Though, like with everything, there are victories and there are struggles. While taking the leap to work for myself has been one of the best decisions I’ve ever made, it wasn’t all easy. Going out on your own is a big life changing decision in itself, which that took me several years, a plan, and plenty of encouragement from others to finally do. It can be quite intimidating, stressful, and even scary at times. One of the main hurdles that I had to overcome, especially from day one was determining my value and my worth. While I’ve been in salary negotiations with prior employers, I didn’t have to figure out exactly what my time and expertise were worth to this extent. What value did I provide as a freelancing strategist and consultant? What made me unique? That took some time and in depth evaluation. I remember the first few months, I questioned myself, wondered if I knew what I was doing, certain days I felt like I had no idea what I was doing, and feared failure. After all, this was my passion and my way of making a living. No pressure, right? I encountered a lot of firsts, good and bad, but I’m getting much better at asking the important questions, confidently explaining my value proposition, knowing my worth, and noticing red flags earlier on. There were a few times I overloaded myself thinking I could I could handle it, however I’ve learned that to do my best work, I can’t burn myself out and endure too many consecutive restless nights. It doesn’t do anyone any good. Ebbs and flows will come and go, however, if I can offer up any advice, which I’m still working on myself, is work hard, work smart, do your best, but also take care of yourself.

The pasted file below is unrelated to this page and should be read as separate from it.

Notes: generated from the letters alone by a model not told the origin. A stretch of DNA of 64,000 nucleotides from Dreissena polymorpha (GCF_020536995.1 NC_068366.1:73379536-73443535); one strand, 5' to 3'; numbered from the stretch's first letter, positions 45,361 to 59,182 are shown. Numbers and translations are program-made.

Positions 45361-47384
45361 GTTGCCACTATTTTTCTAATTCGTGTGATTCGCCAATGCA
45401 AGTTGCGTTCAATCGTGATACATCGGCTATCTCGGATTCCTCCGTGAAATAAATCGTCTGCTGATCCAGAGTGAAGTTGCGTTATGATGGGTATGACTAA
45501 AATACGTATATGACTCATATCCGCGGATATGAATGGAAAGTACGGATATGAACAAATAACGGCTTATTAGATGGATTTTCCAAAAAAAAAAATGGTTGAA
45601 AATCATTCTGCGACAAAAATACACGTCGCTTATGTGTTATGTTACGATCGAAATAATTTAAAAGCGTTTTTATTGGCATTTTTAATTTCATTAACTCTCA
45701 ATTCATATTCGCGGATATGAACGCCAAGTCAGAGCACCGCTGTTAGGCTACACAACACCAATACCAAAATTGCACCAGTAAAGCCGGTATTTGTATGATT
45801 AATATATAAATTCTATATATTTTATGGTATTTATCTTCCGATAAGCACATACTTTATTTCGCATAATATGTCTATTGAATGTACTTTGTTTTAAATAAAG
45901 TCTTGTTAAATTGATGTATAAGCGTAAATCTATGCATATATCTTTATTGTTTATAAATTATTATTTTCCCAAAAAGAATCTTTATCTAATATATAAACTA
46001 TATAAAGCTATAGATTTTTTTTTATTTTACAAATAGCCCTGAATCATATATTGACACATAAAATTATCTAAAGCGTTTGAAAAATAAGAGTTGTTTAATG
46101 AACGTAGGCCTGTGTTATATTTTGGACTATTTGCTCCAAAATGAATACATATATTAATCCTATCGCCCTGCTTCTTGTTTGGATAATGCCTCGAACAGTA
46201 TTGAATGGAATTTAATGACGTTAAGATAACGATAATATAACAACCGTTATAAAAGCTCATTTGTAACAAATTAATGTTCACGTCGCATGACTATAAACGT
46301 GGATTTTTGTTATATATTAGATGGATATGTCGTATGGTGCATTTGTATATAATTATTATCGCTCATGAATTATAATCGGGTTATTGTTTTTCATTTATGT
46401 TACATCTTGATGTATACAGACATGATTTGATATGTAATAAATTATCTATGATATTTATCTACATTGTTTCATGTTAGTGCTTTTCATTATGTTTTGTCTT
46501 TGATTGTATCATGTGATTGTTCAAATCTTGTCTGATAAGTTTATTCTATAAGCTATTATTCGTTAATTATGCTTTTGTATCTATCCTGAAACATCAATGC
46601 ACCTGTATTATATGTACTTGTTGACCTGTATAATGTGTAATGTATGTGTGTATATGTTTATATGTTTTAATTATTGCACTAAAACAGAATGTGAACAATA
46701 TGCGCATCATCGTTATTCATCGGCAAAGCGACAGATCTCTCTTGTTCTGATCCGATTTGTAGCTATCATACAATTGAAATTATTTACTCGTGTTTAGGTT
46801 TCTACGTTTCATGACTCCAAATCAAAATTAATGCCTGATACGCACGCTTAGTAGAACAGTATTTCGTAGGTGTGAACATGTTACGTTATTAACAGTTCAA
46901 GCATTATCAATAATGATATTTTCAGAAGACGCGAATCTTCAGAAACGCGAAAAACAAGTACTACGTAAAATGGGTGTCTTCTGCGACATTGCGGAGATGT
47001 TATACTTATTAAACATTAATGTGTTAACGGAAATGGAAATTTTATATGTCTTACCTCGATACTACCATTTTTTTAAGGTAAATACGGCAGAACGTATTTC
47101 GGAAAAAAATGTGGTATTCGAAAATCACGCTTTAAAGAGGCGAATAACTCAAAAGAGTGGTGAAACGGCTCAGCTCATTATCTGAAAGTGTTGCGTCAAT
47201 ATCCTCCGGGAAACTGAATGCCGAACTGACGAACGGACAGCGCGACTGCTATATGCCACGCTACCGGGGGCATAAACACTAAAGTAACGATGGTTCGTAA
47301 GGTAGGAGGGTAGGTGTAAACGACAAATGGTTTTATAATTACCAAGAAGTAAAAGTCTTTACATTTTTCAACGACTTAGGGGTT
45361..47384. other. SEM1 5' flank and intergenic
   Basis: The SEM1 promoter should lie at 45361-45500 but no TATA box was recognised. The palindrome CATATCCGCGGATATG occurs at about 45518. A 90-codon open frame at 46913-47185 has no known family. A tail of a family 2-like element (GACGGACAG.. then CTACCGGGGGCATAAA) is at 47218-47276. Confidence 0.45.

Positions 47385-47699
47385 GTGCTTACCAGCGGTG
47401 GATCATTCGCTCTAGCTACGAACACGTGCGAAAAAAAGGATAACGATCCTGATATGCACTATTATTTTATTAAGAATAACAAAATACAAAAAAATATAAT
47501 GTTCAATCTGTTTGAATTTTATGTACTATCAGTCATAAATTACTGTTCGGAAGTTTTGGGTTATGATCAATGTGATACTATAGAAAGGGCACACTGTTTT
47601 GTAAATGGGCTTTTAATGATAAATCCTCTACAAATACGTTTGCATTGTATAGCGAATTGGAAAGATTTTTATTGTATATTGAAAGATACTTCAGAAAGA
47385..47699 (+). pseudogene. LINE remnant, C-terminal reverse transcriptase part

Goals

Reflecting back on these last 365 days, I wish I would have composed a list of things I would have liked to learn or accomplish in my first year, but I didn’t entirely know what to expect. Now that I have a year under my belt as a full time freelancer, acquired some wisdom, and collected new experiences, I’m going to write a list here for this coming second year so I can check in next October and hold myself accountable, because, well, I put it in writing and what goes on the web, stays on the web whether we like it or not. By this time next year, I plan to achieve the following:

  • Blog more often. It’s not that I don’t want to nor am I lacking things to say, it’s just that long form writing has been a bit of challenge for me. It requires a unique focus, patience, and at times, resilience to overpower writers block. Or perhaps I should just phrase it as; I need more time. My business and personal blogs seem to have moved to the back of the line, which is fine given current priorities, however, I want to and need to make more time. I will aim to write at least one blog post per month from here on out.
  • Get certified. Unless you work at an agency, it’s a bit rare to be asked for certifications in my line of work. For my own knowledge and continual growth as an online marketer, I am going to complete my Google Analytics, Google AdWords, and Bing Ads certifications before the end of this year. While I’m in these platforms every single day, it’ll be good to test myself and I’m sure I’ll learn some new things that I may be able to apply towards future client campaigns and reports.